Discussions on the economy in corporate circles these days invariably revolve around whether and how the growth momentum can be sustained, the problems of employment generation, the health of banks, and how, despite the government’s initiatives to make the business environment easier, several challenges still remain. Many of these issues are particularly true and relevant for midsize and smaller companies, which continue to battle on and seek growth opportunities, despite the roadblocks.
In this context, the Fortune India Next 500, the definitive ranking of the country’s largest midsize companies, assumes special significance. Now in its fourth year, the Next 500 is our annual deep dive into all aspects of midsize firms as we slice and dice their revenue and profit figures, look at how the markets value them (if they are listed), and which among these companies have successfully created value over a period of time. The issue you hold is the result of months of painstaking number-crunching by associate editor and editor (lists) Rajiv Bhuva, who leaves no stone unturned to ensure we get you every dimension of the data at our disposal.
In the process, several trends emerge, which are significant pointers to not just the health of the companies but also the state of the economy. After all, it is the midsize companies that are known as major job creators and add significant heft to the country’s GDP. Their health status, therefore, is like taking a peek into the blood report of the economy.
Consider some key takeaways from this year’s Next 500, based on FY17 numbers, which follows our annual listing of the Fortune India 500 companies published in December last year. While the 500 and the Next 500 are connected, there are, however, wide variations between the two. The total revenue of the Next 500, at Rs 5,64,242 crore, is just 7.5% of the total revenue of the 500, whose FY17 total revenue stood at a hefty Rs 75,02,274 crore. The profits side presents an equally contrasting picture: The total profits of the Next 500, at Rs 16,127 crore, are only 3.6% of the total profits figure of Rs 4,53,218 crore of the country’s 500 largest companies. As Bhuva explains: “Midsize companies lack the economies, and the advantages, of scale which the larger companies enjoy.”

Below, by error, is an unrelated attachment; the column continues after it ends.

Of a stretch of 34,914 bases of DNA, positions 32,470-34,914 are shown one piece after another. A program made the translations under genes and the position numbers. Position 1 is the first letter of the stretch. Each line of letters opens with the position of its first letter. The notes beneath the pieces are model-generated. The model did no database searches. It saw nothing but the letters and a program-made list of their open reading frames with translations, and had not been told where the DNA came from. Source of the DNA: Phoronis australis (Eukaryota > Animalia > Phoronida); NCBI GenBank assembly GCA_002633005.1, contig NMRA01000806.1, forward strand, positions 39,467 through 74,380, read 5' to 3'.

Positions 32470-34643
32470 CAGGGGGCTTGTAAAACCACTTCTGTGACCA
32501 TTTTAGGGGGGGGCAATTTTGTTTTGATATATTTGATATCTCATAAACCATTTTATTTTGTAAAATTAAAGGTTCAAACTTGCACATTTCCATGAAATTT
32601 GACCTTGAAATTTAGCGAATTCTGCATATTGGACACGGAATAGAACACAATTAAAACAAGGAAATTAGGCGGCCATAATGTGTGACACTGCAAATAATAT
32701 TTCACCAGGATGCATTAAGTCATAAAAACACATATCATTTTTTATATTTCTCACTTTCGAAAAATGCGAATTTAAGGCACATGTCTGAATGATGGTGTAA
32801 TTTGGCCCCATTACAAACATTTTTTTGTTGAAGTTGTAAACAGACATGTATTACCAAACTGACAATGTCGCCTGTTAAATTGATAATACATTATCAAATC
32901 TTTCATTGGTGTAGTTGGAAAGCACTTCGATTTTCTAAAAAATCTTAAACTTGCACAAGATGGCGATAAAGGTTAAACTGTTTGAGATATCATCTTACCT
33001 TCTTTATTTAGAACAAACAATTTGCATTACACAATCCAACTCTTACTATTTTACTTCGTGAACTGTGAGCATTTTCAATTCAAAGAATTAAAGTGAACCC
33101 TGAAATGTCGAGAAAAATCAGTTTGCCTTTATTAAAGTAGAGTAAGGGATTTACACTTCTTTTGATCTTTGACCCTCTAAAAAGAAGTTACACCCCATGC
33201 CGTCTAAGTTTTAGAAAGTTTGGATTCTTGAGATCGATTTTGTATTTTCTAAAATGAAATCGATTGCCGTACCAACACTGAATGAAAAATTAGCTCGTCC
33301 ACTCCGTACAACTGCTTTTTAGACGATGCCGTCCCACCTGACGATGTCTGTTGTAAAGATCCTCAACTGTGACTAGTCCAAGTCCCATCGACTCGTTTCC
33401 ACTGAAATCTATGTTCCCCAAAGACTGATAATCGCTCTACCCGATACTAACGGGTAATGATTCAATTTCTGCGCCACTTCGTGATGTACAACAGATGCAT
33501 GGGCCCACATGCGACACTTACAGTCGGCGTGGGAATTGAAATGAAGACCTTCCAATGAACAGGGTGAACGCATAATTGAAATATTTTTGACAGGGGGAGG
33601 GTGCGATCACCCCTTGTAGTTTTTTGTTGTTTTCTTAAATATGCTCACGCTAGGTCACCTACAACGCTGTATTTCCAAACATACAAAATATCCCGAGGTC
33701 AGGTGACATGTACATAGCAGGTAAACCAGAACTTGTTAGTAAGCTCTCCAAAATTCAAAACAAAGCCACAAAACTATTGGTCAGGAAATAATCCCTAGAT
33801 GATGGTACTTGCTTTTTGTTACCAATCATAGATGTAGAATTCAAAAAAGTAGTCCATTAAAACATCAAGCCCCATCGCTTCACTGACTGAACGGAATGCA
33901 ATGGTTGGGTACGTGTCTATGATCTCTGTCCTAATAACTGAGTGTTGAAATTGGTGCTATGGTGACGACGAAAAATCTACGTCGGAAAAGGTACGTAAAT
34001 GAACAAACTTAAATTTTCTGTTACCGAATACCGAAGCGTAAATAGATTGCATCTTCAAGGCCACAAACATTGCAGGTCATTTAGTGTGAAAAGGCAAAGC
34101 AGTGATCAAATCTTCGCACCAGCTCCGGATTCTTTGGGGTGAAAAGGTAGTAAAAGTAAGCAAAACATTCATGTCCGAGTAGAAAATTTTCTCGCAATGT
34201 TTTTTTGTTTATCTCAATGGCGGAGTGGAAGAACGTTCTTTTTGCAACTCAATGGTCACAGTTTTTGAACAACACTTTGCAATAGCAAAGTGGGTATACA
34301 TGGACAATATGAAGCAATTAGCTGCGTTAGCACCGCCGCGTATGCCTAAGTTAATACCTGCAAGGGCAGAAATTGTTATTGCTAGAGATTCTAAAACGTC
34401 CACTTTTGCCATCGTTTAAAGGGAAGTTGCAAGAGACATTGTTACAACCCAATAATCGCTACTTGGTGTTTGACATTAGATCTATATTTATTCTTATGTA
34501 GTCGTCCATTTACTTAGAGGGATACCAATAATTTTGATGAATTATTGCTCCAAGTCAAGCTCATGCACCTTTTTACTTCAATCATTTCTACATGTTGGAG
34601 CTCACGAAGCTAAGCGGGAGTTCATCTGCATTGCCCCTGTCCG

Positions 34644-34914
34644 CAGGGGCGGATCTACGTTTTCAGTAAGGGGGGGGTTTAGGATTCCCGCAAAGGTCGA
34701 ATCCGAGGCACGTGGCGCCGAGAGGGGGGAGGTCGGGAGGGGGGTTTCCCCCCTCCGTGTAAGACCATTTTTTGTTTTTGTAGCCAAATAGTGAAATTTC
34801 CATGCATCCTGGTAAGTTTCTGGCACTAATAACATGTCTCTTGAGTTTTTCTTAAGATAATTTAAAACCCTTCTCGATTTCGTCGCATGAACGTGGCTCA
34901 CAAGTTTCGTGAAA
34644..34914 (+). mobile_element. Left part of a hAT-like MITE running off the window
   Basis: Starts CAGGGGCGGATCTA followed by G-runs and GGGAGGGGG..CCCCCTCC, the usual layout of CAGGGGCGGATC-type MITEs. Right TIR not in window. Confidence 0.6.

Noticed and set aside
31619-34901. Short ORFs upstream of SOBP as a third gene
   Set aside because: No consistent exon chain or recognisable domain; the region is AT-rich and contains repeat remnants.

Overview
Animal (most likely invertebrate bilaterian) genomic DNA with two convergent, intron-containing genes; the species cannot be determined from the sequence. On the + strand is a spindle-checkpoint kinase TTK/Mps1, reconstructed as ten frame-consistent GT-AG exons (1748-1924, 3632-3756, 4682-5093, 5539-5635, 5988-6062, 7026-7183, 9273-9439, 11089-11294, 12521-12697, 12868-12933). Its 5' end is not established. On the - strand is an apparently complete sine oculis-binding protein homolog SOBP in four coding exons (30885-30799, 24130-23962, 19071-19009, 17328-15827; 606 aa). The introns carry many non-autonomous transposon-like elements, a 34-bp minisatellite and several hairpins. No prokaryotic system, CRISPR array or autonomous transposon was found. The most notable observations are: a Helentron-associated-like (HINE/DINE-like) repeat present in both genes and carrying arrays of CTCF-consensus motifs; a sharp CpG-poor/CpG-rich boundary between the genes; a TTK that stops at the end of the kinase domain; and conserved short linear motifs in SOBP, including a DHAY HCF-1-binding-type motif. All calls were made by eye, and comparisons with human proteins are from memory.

While the oil and gas behemoths command a major share of the revenue and profits of the 500 (19.7% and 21.9%, respectively), the Next 500 list is dominated by capital goods players; the 47 companies in this space contribute 9% of total revenue and 9.2% of profits. The auto ancillaries sector, with 42 companies, contributes 8.8% of total revenue, but has a higher profit share of 13.4%.
Life is not easy if you’re a midsize company in India. It’s a challenge to access funds, markets, and technology, and companies constantly try to overcome this. We hope that as the government continues its attempts to clear the roadblocks, the picture in the future will be more encouraging .
On the positive side, these companies have several interesting stories to tell. Here are a few of them, demonstrating the range of sectors this list covers. From luggage maker VIP Industries to middle India snacks firm Prataap Snacks and India’s secondmost valuable real estate player Oberoi Realty, there is enough muscle in many midsize companies to make it to the 500. That is the power of Indian enterprise.
(The Fortune India 15 June -14 Sept 2018 special issue is on stands. Subscribe here )